McKinsey and Company in collaboration with the Sand Hill Group, organizer of the Software 2006 Conference released their Industry Study (pdf) that I have to take issue with. (yes, I know, who am I to disagree with McKinsey?)
“Business Model Discontinuity: Software as a Service (SaaS) and Open Source. Two major business models are vying for an growing share of software spend: Software as a Service and Open Source. …SaaS has already gained traction in number of application areas – such as payroll, human capital management, CRM, conferencing, procurement, logistics, information services, and e-commerce) – and should make gains across a much broader cross-section of applications over the next 3 years. Out of 34 application areas we have examined, only nine are unlikely to see some SaaS adoption over through 2008”
Apparently McKinsey tells us that Financial Applications are the back-office function most unlikely to see SaaS adoption for years to come. Hm … I know the trendy app now is CRM, but there were widely-used web-based packages long before CRM. Intuit, NetSuite (originally NetLedger), Intacct, 24SevenOffice, WinWeb ..just to name a few.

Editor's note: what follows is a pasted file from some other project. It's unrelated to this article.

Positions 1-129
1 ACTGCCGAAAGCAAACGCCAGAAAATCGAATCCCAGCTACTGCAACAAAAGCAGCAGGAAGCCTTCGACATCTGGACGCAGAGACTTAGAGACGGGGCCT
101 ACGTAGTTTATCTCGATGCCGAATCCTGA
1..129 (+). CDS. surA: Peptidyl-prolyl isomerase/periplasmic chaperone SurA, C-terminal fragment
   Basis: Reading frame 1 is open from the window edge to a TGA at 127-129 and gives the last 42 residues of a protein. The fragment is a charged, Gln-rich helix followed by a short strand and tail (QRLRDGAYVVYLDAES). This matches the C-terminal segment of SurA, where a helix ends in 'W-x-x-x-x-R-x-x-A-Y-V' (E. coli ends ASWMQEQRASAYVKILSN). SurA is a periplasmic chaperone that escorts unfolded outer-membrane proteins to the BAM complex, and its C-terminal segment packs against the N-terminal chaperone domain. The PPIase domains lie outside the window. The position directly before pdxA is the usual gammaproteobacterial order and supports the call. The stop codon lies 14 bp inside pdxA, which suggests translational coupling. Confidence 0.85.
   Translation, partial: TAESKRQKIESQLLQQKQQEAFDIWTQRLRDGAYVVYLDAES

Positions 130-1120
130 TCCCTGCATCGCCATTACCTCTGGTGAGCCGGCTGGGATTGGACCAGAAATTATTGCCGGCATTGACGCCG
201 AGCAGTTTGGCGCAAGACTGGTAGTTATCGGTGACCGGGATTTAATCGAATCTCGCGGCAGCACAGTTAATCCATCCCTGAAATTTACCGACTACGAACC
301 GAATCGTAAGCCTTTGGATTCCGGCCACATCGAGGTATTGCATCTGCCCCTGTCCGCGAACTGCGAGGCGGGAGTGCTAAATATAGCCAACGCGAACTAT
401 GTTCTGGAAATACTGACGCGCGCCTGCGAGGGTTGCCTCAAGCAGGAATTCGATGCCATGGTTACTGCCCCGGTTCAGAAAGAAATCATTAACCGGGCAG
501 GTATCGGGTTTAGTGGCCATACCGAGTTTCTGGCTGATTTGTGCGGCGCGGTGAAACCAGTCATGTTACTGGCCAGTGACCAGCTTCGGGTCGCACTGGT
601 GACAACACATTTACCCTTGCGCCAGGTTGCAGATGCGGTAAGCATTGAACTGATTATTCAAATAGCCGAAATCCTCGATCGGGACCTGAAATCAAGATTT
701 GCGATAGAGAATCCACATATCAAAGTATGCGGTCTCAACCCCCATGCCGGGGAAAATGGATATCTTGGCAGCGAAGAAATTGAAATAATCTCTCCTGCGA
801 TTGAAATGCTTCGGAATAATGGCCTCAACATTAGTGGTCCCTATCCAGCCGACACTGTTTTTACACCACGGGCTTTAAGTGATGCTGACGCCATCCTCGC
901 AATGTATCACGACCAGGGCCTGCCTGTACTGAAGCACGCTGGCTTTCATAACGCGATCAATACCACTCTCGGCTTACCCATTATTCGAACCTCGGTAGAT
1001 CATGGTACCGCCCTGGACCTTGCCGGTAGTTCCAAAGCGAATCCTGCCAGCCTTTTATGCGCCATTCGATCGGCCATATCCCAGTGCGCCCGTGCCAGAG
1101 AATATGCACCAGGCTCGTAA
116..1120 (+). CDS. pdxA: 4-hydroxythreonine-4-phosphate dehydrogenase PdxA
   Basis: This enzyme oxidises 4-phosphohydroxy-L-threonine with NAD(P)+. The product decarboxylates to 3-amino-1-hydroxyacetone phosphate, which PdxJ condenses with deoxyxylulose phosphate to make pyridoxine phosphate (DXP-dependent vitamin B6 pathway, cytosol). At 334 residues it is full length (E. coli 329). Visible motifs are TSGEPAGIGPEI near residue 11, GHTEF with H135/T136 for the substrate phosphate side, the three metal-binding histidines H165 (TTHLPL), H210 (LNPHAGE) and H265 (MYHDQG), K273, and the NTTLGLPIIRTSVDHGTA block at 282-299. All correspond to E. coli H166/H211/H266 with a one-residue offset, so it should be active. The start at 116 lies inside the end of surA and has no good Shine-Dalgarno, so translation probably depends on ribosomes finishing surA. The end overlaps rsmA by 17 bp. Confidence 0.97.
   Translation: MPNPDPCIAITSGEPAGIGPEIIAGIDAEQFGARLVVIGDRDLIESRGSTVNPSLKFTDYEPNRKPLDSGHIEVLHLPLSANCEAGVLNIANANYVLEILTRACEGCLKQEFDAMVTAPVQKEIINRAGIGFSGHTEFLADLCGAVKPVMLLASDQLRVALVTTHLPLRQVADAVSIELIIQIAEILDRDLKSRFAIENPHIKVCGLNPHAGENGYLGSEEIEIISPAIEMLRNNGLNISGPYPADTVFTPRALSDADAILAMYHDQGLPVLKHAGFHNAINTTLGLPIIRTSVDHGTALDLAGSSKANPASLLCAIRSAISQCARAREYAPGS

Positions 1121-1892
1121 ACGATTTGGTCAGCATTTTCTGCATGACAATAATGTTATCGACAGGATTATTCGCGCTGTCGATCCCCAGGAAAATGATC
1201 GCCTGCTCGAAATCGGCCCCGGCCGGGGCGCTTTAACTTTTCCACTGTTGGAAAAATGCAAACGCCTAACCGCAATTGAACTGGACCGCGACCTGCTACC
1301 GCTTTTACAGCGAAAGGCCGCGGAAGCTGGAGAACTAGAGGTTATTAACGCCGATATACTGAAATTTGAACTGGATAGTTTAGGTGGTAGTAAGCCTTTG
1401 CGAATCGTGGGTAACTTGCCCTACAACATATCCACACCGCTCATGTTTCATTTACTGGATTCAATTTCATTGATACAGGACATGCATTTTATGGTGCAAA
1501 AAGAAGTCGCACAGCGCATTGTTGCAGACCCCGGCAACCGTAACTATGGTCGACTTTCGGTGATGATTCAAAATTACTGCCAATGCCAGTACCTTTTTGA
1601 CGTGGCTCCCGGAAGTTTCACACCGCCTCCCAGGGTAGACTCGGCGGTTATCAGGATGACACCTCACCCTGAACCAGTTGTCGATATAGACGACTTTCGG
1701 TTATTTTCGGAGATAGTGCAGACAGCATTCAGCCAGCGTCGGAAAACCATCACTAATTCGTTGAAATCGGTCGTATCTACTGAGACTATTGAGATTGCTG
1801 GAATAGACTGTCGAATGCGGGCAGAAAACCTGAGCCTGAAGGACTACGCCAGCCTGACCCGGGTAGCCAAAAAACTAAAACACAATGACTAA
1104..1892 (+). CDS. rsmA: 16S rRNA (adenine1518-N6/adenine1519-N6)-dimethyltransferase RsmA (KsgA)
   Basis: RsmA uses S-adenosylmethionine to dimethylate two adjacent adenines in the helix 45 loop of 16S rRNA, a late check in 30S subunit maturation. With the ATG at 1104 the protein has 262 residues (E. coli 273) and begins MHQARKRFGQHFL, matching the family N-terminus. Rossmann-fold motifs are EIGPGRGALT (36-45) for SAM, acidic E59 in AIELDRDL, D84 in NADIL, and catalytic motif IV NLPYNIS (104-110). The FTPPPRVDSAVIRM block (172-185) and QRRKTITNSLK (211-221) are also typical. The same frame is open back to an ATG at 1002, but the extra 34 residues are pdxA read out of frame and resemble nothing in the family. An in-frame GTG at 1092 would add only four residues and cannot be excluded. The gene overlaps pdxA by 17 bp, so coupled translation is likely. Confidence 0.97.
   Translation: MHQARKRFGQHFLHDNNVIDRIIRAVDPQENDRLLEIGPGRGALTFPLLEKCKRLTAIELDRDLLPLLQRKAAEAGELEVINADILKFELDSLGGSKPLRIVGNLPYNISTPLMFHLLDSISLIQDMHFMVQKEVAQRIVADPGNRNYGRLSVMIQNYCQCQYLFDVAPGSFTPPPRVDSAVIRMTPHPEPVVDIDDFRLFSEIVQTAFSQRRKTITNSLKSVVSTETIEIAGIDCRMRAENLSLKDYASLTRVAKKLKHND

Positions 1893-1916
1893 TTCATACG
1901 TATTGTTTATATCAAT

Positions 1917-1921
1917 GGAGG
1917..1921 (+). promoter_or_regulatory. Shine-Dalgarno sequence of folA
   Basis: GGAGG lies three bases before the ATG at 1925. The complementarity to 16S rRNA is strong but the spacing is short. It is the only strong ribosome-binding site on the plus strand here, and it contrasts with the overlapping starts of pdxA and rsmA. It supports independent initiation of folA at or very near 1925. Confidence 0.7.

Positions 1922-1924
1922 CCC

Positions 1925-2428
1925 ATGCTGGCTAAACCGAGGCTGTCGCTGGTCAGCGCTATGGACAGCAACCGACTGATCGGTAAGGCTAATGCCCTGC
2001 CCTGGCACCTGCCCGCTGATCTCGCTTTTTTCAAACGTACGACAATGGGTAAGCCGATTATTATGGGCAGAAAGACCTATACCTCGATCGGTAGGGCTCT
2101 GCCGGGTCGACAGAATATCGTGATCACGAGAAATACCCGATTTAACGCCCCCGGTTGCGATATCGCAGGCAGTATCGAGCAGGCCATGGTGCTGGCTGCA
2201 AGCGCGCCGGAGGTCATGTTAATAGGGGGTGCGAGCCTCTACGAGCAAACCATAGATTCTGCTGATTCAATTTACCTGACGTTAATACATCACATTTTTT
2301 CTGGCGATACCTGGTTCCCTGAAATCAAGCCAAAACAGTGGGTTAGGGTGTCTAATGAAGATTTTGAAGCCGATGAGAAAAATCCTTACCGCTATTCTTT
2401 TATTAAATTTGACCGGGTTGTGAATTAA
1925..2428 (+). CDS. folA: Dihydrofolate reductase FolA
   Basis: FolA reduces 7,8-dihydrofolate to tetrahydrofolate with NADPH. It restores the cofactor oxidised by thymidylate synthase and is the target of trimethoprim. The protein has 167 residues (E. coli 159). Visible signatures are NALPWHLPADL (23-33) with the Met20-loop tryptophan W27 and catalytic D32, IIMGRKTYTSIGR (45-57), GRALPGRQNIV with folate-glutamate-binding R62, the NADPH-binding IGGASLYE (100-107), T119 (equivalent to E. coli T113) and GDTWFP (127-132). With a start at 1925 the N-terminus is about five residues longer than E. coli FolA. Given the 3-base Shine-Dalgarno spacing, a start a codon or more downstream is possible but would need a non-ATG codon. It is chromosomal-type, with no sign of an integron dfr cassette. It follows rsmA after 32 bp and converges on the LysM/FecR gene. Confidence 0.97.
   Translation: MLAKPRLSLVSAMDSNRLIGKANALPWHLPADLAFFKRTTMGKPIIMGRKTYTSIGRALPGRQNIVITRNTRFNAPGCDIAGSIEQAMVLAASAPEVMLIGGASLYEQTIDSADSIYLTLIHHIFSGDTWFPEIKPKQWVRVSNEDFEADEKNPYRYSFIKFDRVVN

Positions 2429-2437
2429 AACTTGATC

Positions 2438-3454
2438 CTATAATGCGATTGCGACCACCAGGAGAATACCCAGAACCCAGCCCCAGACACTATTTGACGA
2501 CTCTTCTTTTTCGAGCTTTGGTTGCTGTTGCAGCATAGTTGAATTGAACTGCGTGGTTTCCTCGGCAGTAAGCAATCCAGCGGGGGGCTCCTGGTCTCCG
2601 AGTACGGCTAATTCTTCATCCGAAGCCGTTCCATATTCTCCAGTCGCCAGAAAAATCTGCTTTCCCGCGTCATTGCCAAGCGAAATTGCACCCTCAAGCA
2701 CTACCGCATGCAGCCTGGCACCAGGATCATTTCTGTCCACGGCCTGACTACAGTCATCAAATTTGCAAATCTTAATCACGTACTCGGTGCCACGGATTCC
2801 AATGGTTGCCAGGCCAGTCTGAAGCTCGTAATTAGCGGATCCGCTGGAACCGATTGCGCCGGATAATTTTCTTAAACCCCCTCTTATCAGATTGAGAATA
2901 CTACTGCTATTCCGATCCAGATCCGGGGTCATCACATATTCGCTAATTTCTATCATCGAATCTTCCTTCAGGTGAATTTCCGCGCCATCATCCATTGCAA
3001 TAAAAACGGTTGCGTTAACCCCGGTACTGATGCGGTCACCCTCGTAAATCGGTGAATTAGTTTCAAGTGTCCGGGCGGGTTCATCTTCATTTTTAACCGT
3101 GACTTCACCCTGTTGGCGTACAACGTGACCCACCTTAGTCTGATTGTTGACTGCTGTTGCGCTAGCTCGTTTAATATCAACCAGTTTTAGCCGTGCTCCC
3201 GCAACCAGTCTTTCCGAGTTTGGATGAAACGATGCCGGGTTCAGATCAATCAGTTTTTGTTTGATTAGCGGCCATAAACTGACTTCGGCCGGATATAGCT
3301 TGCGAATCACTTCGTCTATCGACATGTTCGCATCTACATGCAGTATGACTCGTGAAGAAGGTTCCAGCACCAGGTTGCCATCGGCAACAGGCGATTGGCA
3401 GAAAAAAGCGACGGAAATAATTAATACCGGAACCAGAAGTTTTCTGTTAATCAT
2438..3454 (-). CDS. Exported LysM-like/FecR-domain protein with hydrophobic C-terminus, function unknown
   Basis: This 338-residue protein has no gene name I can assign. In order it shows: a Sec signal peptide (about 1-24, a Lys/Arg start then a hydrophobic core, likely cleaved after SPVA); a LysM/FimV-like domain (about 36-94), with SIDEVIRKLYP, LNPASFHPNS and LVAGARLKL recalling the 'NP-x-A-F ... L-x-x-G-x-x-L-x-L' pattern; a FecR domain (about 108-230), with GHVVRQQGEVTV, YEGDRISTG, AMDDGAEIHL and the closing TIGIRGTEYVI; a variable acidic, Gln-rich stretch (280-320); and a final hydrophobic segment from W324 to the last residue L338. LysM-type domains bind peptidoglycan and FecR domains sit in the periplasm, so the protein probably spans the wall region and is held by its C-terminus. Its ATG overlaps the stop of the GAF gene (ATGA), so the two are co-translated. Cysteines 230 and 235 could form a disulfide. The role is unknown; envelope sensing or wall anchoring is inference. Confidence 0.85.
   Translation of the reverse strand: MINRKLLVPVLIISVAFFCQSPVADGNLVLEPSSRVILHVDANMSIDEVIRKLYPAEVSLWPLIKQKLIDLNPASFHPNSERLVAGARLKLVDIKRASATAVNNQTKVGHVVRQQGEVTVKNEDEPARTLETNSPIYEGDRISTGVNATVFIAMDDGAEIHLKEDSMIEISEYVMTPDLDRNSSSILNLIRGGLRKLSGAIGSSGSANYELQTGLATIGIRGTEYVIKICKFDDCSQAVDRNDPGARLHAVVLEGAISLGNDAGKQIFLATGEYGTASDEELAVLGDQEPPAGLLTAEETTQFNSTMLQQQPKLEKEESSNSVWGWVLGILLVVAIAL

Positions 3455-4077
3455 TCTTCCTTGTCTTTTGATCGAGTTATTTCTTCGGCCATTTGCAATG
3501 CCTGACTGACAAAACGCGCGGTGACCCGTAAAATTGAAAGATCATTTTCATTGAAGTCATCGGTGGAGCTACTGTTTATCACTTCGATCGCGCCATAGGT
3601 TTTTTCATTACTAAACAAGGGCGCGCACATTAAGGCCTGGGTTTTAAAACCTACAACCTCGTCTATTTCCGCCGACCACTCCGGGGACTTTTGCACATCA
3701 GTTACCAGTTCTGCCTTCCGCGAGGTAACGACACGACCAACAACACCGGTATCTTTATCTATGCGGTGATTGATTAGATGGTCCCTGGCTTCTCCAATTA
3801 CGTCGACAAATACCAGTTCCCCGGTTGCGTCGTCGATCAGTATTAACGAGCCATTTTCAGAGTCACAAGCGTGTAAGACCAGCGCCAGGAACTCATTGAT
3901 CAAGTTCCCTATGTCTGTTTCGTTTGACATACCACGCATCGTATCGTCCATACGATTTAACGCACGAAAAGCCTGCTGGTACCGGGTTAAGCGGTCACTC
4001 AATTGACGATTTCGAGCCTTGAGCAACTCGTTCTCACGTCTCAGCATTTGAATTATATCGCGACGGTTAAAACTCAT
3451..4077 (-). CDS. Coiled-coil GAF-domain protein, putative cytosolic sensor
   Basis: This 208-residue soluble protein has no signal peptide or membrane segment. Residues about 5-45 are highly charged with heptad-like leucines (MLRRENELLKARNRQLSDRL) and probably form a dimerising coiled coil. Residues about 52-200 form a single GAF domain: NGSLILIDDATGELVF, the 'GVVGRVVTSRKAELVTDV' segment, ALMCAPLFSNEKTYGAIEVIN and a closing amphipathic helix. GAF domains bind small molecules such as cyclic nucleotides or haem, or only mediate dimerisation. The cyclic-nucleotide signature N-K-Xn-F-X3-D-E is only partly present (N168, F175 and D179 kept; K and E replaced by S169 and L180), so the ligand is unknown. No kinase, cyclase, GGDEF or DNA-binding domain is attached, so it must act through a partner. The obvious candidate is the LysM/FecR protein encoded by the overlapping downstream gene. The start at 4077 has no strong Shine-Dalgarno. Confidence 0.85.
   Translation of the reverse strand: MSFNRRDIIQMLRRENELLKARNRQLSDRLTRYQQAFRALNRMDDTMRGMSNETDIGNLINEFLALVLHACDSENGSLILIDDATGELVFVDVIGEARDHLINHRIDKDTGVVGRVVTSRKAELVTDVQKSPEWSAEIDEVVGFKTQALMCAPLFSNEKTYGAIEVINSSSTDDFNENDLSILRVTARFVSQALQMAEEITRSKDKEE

Perhaps these companies can jump in here, and tell us what they think of McKinsey’s prediction that SaaS will not take off for financial apps?
Update (4/7): Dennis Howlett has a really good point bringing up Document Management, the other “unlikely” area per McKinsey. As to confidentiality concerns: the numbers in the financial apps are the result of real business activity that may very well have been in other hosted systems, e.g. CRM, Procurement..etc. Document Management? Oh, well, our external interaction is often on hosted platforms (email), sales contracts are largely in hosted systems (CRM)… I could go on.
Interestingly enough businesses lost more confidential data stored “safely” inside the firewall due to disgruntled ex-employees than due to “exposure” to SaaS providers.
But the point I made about Accounting systems, that this isn’t subject to predictions, it’s already happening, or has happened largely: accounting was available On-Demand before CRM was “born”.
“On-Demand Financial Management Applications and On-Demand Sales Force Automation are said to be at the peak.”
Interesting. McKinsey says it’s not coming for years, Gartner says it’s already at the peak. Go figure …
- Accounting SaaS growth
- Who Will Make the Move to SaaS First?
- In McKinsey We Trust.. oh oh
- McKinsey Messes with Media
- The hybrid utility architecture